New Schools Superintendent Meets the Community

Starr to take the helm at MCPS on July 1.

Helping students become good, well-rounded people is equally as important as guiding them toward academic success, says incoming Montgomery County Public Schools Superintendent Joshua P. Starr.

About 80 people attended a community forum at in Rockville on Tuesday night, the first opportunity for the public to meet the new superintendent. Starr's first official day on the job is July 1.

“Whatever kids do, they need to have more options when they leave us than when they came in ...,” said Starr, who has three children of his own with wife Emma. “You need to try different things and there’s not one way of looking at it.”

The county should use a variety of criteria for assessing student success rather than relying solely on standardized tests, which often show what’s not working but fail to demonstrate what is, Starr said. Creating an innovative, collaborative and supportive school environment is essential, he said, and when students are engaged in the classroom, strong performance on tests will follow.

“If you focus on what’s good for the kids, good things are going to happen,” Starr said.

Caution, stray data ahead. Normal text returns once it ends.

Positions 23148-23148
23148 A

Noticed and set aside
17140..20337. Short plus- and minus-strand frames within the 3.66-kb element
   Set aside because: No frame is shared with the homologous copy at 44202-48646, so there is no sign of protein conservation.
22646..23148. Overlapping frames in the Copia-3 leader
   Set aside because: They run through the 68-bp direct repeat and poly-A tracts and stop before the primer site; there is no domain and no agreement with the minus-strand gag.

Starr, who earned his master’s and doctorate degrees at the Harvard University Graduate School of Education, comes to the county from the Stamford (CT) Public School System, where he has served as superintendent since 2005. He began his career as a special education teacher in New York City and eventually became the district’s director of school performance and accountability.

As superintendant in Stamford, Starr said he frequently looked to Montgomery County Public Schools for strategies that could be applied in the Connecticut school district, which is smaller than MCPS but has similar demographics.

“This is not a reform job. That’s not the situation here,” Starr said. “You should be so proud of the schools you have.”

Starr pledged to meet frequently with parents, students and staff throughout his tenure.

“I don’t really have plans yet other than to learn what’s happening,” he said. “I’m going to spend a lot of time in my first six months, year, getting out to the schools and in the community and learning what the issues are.”

Jodi Gershoni, a mother of three from Rockville, said she was impressed with Starr.

“I thought he was great, very dynamic, open to hearing and listening, developing an understanding of what the issues are before he jumps in,” said Gershoni, who asked Starr to look into how much teachers should tailor their instruction to improving performance on standardized tests.

Sareana Kimia, a seventh-grader at in Rockville and president of the Montgomery County Junior Councils, said her biggest concern is maintaining and expanding the school system’s magnet program, especially its technology curriculum.

“I think he’s going to be a good superintendent. He’s very nice,” said Kimia, 12, of Bethesda, who gave Starr a Parkland T-shirt.


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